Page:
Skip to main content

Caman get it! Shinty club scores £9k from fish farmer's community fund

Skye Camanachd will get £3,000 a year for the next three years from the OSH / Cargill community fund. Photo: Skye Camanachd.
Skye Camanachd will get £3,000 a year for the next three years from the OSH / Cargill community fund. Photo: Skye Camanachd.

Skye salmon farmer Organic Sea Harvest (OSH) has announced the first beneficiaries of its Bho Mhuir gu Tìr (From Sea to Land) community fund.

The fund, formed in partnership with feed supplier Cargill, was launched at the time of OSH’s first harvest in 2021, and forms part of the company says is an ongoing commitment to bring social, cultural, and economic benefits to the Northeast Skye communities where it farms.

Funding has now been awarded to the first four successful applicants:

  • Skye Camanachd: £3,000 per year for three years, to provide training tops for shinty season 2022 and contribute to the purchase of camans (shinty sticks).
  • The Portree Community Allotments Project: £2,030.40 for materials and machinery to install deer fencing around the new allotments.
  • Sgoil Stafainn (Staffin School) parent council: £,2000 for new window blinds for three classrooms, school prizes, equipment and materials for school and after-school clubs, and transport to external events.
  • £1,400 to complete community fundraising for the installation of a new defibrillator outside MacKenzie Stores in Staffin.
Alex MacInnes: Already received a large number of applications for the next funding round.
Alex MacInnes: Already received a large number of applications for the next funding round.

Diverse beneficiaries

OSH founding director Alex MacInnes said: “We are delighted that the first round of our community funding has been awarded to a diverse range of beneficiaries; from long standing organisations to brand new projects.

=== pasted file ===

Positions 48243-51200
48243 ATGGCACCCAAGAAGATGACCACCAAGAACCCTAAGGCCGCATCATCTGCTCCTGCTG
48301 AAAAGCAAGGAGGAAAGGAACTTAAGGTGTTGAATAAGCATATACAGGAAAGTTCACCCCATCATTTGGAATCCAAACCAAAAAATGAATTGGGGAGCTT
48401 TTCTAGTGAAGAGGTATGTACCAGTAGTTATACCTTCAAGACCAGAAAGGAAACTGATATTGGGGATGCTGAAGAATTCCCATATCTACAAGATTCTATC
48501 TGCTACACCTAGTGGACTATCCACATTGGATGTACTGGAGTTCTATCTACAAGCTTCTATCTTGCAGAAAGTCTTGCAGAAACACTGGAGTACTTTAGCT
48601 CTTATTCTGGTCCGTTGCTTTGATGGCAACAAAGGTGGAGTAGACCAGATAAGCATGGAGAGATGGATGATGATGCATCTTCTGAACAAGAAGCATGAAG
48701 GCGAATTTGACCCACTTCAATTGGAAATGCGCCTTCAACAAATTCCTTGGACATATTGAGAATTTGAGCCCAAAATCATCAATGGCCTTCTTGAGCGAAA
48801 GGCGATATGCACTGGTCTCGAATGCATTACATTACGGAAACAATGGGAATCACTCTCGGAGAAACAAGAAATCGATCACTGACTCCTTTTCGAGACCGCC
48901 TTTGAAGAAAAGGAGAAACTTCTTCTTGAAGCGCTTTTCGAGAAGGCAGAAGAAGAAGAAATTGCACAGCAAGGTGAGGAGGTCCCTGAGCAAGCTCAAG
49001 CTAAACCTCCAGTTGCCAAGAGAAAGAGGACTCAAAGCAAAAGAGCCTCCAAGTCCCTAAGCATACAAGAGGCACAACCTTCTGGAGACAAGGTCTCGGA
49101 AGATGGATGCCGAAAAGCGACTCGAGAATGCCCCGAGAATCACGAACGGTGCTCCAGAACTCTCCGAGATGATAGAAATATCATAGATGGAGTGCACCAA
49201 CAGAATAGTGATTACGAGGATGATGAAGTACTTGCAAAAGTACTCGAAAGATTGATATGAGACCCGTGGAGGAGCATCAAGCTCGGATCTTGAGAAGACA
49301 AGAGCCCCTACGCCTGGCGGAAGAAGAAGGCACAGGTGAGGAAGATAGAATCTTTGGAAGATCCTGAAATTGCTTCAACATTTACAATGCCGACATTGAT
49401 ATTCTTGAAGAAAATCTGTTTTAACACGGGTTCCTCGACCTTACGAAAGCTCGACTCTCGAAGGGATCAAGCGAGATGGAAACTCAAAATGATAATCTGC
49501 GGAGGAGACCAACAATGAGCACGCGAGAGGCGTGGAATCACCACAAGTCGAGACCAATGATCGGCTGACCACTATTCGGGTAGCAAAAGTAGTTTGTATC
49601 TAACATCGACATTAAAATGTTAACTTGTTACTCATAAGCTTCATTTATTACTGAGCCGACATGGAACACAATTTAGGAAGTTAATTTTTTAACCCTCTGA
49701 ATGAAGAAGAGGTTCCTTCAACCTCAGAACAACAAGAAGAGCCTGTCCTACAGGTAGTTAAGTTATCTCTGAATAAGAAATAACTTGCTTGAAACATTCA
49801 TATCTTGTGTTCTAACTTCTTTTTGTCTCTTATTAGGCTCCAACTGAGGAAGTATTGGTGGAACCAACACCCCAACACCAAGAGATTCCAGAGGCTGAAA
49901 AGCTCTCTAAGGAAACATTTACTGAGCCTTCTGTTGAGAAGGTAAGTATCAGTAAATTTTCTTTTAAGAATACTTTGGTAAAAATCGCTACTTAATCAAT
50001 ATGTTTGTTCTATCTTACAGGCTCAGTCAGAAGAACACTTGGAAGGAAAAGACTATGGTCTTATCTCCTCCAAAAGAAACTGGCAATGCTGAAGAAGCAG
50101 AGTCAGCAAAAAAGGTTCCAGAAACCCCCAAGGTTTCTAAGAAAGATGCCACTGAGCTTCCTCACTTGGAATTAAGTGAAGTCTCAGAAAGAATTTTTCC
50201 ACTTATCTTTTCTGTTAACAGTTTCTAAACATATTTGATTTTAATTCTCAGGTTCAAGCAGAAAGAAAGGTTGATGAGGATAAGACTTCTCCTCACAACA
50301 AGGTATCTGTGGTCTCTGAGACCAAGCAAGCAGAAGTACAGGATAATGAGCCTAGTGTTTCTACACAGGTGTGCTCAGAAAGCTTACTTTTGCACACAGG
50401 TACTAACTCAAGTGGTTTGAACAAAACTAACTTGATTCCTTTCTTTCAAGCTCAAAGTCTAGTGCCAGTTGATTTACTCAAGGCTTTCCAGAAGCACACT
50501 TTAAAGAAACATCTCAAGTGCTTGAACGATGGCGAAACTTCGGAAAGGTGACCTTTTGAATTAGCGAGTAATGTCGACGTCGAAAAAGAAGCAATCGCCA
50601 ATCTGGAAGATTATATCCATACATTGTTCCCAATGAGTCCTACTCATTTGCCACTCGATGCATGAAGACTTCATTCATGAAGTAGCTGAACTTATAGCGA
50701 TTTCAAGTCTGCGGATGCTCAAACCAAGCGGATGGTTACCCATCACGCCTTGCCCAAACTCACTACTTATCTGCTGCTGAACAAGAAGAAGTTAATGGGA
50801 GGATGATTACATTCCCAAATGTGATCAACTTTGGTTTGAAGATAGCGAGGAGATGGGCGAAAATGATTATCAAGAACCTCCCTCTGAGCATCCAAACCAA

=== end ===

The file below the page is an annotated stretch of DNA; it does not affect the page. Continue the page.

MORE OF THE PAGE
“We have already received a large number of applications for the next round of funding and would encourage local community groups and projects to get in touch through our website to see if they might be eligible to apply.”

OSH contributes 5p per kilo of head on gutted (HOG) fish harvested from its farms to the fund.

First to apply

Sgoil Stafainn parent council was the first local group to apply to the fund.

The council’s treasurer, Jock Gordon, said: “While normal community driven fundraising events have been curtailed due to Covid, Sgoil Stafainn parent council are very grateful to OSH and Cargill for this £2,000 grant which has enabled the parent council to continue supporting the school in these difficult times.”

OSH's Invertote and Culnacnoc salmon farms off the northeast coast of Skye. Photo: OSH.
OSH's Invertote and Culnacnoc salmon farms off the northeast coast of Skye. Photo: OSH.

Continued relationship

Thomas Wilson, chairperson of Skye Camanachd, said: “The club are delighted at the support OSH has provided and hope to have a continued relationship in the years ahead. Coming out of Covid financially is a burden on everyone and a charity sport club like Skye Camanachd has naturally felt that.

“The donation from the community fund alleviates the club having to spend its limited resources and the players having to spend their own money. We are very fortunate to have the support of local businesses like OSH.”

Perfect timing

The Portree Allotments project is a combined initiative between Portree and Braes Community Trust and Skye Housing Association, to create community growing areas and individual allotments on an area of wasteland near the centre of Portree. Phase 1 of the project is now under way, which will create eight allotments (growing space for up to 16 households), along with the necessary drainage and infrastructure works to support the growth of the area as the project moves on to future stages.

Fiona Thomson, development officer at Portree and Braes Community Trust, said: “The timing of this award couldn’t be better. The fencing is a key element of the first phase of the project and the support from Organic Sea Harvest has meant that the community is now significantly closer to realising their vision for the chosen allotments site.”